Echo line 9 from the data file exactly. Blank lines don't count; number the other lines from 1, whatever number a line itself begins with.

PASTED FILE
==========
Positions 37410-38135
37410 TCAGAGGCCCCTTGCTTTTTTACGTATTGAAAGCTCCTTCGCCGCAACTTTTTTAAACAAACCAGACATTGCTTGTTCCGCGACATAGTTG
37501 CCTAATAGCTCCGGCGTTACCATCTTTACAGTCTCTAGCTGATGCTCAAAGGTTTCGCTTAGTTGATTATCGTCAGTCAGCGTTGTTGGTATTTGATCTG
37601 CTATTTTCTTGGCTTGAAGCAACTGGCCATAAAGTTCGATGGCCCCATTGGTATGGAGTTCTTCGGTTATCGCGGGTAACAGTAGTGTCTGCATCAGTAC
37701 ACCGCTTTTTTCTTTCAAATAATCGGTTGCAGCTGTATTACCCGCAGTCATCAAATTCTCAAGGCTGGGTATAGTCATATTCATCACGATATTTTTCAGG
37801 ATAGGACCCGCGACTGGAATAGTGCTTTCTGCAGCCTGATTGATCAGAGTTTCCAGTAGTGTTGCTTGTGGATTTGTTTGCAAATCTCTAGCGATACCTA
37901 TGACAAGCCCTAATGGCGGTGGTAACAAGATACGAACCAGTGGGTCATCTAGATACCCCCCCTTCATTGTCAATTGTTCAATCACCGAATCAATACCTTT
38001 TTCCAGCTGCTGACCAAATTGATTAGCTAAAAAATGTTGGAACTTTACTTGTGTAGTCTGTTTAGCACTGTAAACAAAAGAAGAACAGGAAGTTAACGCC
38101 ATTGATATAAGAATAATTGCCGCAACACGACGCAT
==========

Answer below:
38101 ATTGATATAAGAATAATTGCCGCAACACGACGCAT